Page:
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# Procedural Fluency: More Than Memorizing Math Facts

Procedural fluency or conceptual understanding--math educators have debated for years which is more important. I sided with conceptual understanding until my colleague Angela McIver helped me see the value of procedural fluency in terms of stamina. Like all of us, students have finite energy. The more energy they use for procedures, the less energy they have for problem solving. And the less energy they have for problem solving, the less likely they are to gain conceptual understanding. A lack of procedural fluency can therefore contribute to a lack of conceptual understanding.

The issue, then, isn't if we should target procedural fluency but rather how we should target it. And, how to do so while also targeting conceptual understanding, as called for by the Common Core State Standards (the "dual intensity" instructional shift I mentioned in my last post).

Of course, it's hard to help students achieve something if you don't know what it is. A lot of teachers think procedural fluency is synonymous with "knowing your math facts," but it's more than that, as defined in the National Research Council book, Adding It Up: Helping Children Learn Mathematics:

Procedural fluency refers to knowledge of procedures, knowledge of when and how to use them appropriately, and skill in performing them flexibly, accurately, and efficiently.

Does procedural fluency involve memorizing multiplication tables and other facts? Sure, but it also involves thinking. Students must know when, as opposed to just how, to use a procedure. And they must not only be able to perform procedures accurately, but also flexibly and efficiently--again, think stamina.

To illustrate the thinking aspect of procedural fluency, I ask teachers at workshops how their students would solve the following problem: 7/11 = ?/121. Middle and high school teachers say most of their students would cross-multiply, which provides the correct solution of 77 (7 x 121 / 11). Elementary teachers say most of their students would use the equivalent fractions approach, which also provides the correct solution (121/11 = 11; 11 x 7 = 77). Which approach is more efficient? Well, which is easier: multiplying 7 x 121 or 7 x 11?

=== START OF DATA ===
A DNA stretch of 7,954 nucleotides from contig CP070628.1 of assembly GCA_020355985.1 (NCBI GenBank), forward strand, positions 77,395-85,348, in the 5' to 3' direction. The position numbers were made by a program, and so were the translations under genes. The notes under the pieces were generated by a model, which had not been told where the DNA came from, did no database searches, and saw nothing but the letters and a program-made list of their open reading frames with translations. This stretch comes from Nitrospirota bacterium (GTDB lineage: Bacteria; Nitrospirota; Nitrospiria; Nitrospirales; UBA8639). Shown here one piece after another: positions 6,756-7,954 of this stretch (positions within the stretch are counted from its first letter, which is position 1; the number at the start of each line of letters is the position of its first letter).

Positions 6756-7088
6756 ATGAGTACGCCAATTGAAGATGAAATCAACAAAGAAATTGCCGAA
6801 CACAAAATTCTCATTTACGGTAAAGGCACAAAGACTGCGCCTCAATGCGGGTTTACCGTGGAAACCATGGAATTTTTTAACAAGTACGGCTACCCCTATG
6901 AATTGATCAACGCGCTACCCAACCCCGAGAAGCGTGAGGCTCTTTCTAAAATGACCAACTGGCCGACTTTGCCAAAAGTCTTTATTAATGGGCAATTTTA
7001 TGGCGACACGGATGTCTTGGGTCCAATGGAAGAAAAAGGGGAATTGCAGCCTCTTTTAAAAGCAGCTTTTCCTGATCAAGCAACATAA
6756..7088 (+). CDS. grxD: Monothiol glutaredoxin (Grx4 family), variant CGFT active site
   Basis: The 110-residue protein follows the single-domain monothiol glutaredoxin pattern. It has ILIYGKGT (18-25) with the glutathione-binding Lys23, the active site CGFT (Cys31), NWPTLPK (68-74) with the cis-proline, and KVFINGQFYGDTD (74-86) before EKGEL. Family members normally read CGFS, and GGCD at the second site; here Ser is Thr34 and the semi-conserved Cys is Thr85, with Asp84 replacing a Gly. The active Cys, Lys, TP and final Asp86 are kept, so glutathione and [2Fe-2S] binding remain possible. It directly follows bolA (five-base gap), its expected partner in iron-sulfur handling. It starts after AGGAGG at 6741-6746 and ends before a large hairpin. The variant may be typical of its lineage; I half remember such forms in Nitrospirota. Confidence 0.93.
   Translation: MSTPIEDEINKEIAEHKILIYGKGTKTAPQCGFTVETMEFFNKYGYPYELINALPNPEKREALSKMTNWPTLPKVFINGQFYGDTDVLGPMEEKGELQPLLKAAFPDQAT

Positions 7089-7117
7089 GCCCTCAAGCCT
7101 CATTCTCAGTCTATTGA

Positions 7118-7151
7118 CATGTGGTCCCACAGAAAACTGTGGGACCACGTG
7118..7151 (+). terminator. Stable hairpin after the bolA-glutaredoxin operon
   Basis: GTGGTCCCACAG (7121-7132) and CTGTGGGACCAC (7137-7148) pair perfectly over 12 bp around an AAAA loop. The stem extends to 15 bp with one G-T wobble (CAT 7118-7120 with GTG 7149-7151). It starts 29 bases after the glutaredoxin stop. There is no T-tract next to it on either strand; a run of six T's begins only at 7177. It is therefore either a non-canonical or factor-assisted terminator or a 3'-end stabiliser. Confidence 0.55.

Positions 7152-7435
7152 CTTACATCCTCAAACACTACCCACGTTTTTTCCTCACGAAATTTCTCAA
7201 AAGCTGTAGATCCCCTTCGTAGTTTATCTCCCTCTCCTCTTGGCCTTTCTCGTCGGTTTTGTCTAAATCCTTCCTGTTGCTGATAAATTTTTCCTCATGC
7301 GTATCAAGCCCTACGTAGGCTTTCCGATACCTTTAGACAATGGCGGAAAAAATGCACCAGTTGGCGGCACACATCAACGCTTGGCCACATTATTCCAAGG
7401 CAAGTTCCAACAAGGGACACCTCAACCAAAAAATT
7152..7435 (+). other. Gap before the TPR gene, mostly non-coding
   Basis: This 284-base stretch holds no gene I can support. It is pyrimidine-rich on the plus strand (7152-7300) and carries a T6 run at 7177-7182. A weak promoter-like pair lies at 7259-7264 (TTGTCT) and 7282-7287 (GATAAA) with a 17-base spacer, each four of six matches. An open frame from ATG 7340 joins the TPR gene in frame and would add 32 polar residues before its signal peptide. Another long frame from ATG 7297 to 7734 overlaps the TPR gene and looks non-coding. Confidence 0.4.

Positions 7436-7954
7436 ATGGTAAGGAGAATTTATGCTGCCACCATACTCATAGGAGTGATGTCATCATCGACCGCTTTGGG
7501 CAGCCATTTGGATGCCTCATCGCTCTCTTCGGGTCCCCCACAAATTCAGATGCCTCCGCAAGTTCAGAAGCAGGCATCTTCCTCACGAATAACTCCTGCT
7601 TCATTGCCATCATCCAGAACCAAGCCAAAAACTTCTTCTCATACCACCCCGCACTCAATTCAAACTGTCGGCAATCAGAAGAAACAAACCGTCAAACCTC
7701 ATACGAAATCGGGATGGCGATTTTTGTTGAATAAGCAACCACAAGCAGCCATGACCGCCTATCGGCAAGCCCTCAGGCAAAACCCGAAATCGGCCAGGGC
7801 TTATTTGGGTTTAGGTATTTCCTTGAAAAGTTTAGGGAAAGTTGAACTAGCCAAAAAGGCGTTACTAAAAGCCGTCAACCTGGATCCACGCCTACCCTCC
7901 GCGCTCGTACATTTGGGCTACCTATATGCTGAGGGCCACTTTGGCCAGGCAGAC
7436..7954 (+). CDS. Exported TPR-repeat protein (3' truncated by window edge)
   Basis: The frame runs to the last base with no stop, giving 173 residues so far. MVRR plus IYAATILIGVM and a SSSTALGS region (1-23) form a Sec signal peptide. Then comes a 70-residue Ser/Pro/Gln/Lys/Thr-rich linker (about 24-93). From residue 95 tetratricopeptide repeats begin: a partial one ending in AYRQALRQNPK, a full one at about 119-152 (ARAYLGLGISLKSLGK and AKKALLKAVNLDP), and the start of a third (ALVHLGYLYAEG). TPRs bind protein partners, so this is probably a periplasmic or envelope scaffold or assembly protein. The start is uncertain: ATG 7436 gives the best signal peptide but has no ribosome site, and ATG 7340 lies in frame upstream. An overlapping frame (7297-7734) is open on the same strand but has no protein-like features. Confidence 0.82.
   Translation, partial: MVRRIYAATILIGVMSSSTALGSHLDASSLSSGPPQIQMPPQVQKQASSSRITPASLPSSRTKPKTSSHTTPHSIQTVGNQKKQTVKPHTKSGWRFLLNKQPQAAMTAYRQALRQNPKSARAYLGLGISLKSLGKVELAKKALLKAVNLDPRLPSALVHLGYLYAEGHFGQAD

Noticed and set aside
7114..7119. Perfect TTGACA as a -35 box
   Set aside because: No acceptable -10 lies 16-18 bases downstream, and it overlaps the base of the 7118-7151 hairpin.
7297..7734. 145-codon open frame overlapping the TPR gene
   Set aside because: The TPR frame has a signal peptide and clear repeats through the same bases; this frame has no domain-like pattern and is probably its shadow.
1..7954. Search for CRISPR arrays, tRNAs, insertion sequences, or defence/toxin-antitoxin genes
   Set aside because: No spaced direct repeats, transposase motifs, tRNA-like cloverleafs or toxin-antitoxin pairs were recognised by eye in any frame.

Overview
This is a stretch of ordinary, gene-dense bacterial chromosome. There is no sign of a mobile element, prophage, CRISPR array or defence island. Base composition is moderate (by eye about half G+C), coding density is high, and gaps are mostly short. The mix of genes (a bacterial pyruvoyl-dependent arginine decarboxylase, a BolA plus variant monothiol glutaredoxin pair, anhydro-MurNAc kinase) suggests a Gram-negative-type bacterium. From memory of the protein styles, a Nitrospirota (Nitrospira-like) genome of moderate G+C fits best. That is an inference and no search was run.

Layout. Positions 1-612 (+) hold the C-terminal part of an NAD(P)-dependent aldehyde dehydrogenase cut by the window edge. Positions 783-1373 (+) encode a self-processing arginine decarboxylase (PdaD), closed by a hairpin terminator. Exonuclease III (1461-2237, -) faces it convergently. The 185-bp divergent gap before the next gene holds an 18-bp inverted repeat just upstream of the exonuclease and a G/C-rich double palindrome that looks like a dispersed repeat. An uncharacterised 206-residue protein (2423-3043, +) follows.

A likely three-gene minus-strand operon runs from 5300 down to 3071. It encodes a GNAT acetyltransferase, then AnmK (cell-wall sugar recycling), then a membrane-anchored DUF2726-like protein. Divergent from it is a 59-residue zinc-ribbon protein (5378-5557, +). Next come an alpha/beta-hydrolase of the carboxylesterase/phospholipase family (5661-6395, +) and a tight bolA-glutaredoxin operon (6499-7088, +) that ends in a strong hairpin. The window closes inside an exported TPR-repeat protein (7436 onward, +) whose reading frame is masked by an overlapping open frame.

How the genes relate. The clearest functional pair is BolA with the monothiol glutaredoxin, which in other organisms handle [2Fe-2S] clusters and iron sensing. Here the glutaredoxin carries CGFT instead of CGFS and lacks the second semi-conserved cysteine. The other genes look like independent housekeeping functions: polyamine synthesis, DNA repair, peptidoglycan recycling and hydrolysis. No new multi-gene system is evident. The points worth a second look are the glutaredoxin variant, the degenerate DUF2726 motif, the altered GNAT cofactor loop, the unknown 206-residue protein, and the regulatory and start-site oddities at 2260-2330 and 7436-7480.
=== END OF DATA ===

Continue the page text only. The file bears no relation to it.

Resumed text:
One reason students don't always choose the most efficient method is that they don't really choose any method. They just apply an algorithm without thinking. They know how to use procedures but not always when to use them. They perform procedures accurately but not always flexibly or efficiently. In other words, they lack procedural fluency.

This brings us back to the Common Core challenge of helping students develop procedural fluency while also helping them develop conceptual understanding. And here are a few suggestions for meeting this challenge:

• Model for students (and/or allow them to discover on their own and from each other) multiple solution strategies (example: comparing fractions).

• Establish connections between new topics such as proportions (and cross-multiplying) and previous topics such as equivalent fractions.

• Build procedural understanding through conceptual understanding whenever possible (example: adding and subtracting integers).

Will these ideas ensure procedural fluency for students? No. They still need to know their facts in order to use procedures flexibly, accurately, and efficiently. In the above problem, for example, the equivalent fractions approach is only more efficient than cross-multiplying if students have memorized multiples of 11.

I'll address the facts-fluency connection further in a future post, since I don't have the stamina for it now. Check out Jo Boaler's recent Ed Week article, Timed Tests and the Development of Math Anxiety, in the meantime.

Image by Vlue, provided by Dreamstime license

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